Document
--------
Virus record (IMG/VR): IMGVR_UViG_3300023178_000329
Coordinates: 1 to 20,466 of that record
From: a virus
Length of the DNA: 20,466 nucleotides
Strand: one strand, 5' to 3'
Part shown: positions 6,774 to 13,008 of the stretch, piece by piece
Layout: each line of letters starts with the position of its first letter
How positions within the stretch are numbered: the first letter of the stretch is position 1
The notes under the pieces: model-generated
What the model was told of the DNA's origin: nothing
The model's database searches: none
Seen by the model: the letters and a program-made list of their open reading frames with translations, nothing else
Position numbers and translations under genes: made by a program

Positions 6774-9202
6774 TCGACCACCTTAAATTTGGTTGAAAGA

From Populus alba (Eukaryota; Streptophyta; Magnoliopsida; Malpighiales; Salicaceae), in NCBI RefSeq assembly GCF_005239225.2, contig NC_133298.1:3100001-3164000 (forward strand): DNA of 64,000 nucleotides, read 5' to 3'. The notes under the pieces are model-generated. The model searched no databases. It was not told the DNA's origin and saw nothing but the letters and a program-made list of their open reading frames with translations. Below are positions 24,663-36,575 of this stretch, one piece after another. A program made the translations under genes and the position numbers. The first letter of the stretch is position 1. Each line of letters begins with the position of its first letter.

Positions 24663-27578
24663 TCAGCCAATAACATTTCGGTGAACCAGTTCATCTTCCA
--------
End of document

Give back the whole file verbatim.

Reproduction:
Virus record (IMG/VR): IMGVR_UViG_3300023178_000329
Coordinates: 1 to 20,466 of that record
From: a virus
Length of the DNA: 20,466 nucleotides
Strand: one strand, 5' to 3'
Part shown: positions 6,774 to 13,008 of the stretch, piece by piece
Layout: each line of letters starts with the position of its first letter
How positions within the stretch are numbered: the first letter of the stretch is position 1
The notes under the pieces: model-generated
What the model was told of the DNA's origin: nothing
The model's database searches: none
Seen by the model: the letters and a program-made list of their open reading frames with translations, nothing else
Position numbers and translations under genes: made by a program

Positions 6774-9202
6774 TCGACCACCTTAAATTTGGTTGAAAGA

From Populus alba (Eukaryota; Streptophyta; Magnoliopsida; Malpighiales; Salicaceae), in NCBI RefSeq assembly GCF_005239225.2, contig NC_133298.1:3100001-3164000 (forward strand): DNA of 64,000 nucleotides, read 5' to 3'. The notes under the pieces are model-generated. The model searched no databases. It was not told the DNA's origin and saw nothing but the letters and a program-made list of their open reading frames with translations. Below are positions 24,663-36,575 of this stretch, one piece after another. A program made the translations under genes and the position numbers. The first letter of the stretch is position 1. Each line of letters begins with the position of its first letter.

Positions 24663-27578
24663 TCAGCCAATAACATTTCGGTGAACCAGTTCATCTTCCA